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Young Peter Parker (Andrew Garfield) is left in the custody of his Aunt May (Sally Field) and Uncle Ben (Martin Sheen) after his parents are forced to flee somewhere for some reason. Now, as a belligerent teenager, Peter seeks answers from his father’s associate Dr. Curt Connors (Rhys Ifans) and Oscorp Industries – an energy company with a mutant spider division and a pretty tour guide/lab assistant who happens also to attend school with Peter Parker’s – and Peter gets bitten by a glow-in-the-dark arachnid and becomes Spider-Man an hour or so later.

Garfield overdoes it, too concentrated and eccentric for a Marvel hero. Unfortunately Rhys Ifans’s credentials as a great support actor (or is he?) don’t fit the corruptible but fundamentally sympathetic Spiderman nemesis that Alfred Molina perfected in Spiderman 2.

Covered with Sam Raimi’s leftover web residue, all surfaces have been tread from all angles and frames in some alternate universe. Where Batman Begins offered a distinctive genesis and re-imagining of the hero nearly 20 years after Tim Burton’s Batman  – surpassed by The Dark Knight – this is a recycled story told with less talent.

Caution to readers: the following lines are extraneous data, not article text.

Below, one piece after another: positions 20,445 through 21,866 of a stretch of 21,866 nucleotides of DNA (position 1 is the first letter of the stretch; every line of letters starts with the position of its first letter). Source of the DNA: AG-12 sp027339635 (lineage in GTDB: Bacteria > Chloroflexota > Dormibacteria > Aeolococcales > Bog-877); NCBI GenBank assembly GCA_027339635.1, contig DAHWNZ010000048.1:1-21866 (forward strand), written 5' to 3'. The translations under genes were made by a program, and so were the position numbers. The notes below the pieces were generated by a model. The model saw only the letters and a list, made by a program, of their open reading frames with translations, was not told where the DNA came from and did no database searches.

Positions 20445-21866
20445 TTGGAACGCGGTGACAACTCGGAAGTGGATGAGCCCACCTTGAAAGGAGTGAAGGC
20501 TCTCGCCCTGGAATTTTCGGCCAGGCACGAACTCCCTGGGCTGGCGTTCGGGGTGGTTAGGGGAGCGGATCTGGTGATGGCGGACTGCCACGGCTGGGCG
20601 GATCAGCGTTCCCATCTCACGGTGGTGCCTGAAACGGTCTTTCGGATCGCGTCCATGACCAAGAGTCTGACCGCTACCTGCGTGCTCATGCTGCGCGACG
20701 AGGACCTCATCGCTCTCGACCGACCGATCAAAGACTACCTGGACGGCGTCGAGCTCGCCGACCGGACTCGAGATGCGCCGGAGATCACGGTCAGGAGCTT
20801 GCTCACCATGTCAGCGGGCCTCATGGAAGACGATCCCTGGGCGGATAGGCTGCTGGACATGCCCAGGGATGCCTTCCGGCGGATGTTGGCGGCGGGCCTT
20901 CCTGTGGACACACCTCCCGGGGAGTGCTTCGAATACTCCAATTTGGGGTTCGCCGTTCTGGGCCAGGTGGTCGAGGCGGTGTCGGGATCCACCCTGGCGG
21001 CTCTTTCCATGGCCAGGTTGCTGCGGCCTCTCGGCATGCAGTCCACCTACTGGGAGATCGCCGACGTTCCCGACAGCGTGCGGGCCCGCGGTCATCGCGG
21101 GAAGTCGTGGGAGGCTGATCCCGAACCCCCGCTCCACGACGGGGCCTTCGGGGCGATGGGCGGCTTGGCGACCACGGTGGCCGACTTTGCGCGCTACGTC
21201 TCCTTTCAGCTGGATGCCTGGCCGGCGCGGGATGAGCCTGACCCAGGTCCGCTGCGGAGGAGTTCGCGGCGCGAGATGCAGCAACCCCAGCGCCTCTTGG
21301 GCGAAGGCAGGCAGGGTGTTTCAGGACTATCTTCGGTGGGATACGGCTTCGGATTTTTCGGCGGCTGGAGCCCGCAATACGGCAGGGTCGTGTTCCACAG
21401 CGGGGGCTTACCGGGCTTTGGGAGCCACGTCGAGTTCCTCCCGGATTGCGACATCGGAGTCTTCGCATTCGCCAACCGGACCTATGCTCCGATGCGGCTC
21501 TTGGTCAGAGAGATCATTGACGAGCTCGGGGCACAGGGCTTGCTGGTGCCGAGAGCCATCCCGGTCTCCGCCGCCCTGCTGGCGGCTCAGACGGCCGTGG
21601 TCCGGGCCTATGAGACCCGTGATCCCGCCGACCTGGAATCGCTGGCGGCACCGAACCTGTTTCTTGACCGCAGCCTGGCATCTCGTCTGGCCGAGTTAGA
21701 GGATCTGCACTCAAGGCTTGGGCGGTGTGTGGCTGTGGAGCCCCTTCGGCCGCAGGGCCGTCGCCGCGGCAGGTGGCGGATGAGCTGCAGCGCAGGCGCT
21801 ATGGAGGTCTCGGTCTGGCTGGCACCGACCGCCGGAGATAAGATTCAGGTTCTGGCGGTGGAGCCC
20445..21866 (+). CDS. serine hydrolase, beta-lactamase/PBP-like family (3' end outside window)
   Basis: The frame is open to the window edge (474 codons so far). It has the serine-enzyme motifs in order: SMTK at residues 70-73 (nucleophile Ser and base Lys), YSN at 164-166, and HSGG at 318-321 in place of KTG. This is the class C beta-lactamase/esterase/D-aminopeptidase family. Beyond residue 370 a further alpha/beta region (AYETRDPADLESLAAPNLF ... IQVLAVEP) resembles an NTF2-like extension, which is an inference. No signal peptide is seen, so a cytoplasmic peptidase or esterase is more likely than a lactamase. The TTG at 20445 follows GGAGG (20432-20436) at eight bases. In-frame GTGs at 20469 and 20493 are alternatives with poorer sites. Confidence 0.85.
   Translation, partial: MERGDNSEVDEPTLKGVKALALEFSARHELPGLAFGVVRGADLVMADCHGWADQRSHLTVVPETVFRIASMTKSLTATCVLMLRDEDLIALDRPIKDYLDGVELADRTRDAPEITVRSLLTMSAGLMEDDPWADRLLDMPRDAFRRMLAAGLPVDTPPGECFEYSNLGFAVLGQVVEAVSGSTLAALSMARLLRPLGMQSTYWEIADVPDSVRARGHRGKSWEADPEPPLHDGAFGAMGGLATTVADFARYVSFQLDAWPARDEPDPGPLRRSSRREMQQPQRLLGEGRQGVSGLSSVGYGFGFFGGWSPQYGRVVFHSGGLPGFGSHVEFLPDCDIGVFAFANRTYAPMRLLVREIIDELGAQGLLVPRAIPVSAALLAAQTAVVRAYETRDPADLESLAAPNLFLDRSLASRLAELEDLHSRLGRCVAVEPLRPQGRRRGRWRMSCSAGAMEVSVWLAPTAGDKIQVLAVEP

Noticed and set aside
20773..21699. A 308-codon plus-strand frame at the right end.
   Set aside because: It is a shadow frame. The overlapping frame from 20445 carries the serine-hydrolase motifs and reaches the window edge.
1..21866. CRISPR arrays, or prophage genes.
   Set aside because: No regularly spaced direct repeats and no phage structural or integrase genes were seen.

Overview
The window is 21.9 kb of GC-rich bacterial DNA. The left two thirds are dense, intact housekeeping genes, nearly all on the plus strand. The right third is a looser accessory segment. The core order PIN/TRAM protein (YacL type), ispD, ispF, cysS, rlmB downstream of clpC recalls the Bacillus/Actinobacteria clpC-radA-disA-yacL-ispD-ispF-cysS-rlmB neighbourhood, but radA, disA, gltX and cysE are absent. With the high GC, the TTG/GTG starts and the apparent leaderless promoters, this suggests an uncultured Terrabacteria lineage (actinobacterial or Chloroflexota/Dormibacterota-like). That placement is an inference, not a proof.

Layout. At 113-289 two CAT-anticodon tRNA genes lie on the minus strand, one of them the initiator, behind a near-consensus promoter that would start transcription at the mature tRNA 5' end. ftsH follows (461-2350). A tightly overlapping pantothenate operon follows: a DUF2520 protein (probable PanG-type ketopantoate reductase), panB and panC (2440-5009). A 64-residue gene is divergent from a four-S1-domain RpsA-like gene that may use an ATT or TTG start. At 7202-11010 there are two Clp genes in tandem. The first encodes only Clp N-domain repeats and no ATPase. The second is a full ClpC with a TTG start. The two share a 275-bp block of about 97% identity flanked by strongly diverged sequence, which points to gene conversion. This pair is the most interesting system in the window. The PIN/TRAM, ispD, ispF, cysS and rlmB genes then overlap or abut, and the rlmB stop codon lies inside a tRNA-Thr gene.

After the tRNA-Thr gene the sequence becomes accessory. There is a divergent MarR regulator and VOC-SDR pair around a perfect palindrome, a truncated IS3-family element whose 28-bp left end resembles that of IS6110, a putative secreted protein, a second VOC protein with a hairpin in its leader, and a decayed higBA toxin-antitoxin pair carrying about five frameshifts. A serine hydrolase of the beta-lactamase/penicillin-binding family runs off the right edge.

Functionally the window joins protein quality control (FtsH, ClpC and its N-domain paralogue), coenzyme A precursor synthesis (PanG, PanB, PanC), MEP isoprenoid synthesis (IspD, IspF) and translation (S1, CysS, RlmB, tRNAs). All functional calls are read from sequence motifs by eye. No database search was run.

The film begs a keen ear to the genetic-trans-species-mutation-evolution-splicing but a deaf ear to its characters’ motivations – too much long-winded algorithm chatter equivocated with scenes of instantaneous limb re-growth.

Dr. Connor’s interest in curing the world of “human weakness” is an idiotic pretext for his experiment and he isn’t moved by a revenge fantasy or delusion – he just does it because he can do it, and does it to himself, which is inevitable for a mad scientist however still categorically stupid to most people. The hero’s rifling for identity has Parker indifferent at home, trespassing at Oscorp and invading the Stacey family apartment but he remains unchanged, and unburdened by his separate lives – as he was already an orphaned loser. He is instructed that he must do good, but with no evil in him with which to grapple – it’s too easy.

The Amazing Spider-Man had a sole purpose: to utilise 3D in a comic book adaptation but the 3D is awful and everything perplexing the viewers’ experience of what should be (but aren’t) very impressive effects are inane and flimsy conversations. The film’s only improvement is Emma Stone’s revival of Gwen Stacey – an intelligent, competent science wiz as opposed to Kirsten Dunst’s defenseless struggling actress.

* a version of this post originally appeared at filmblerg.com

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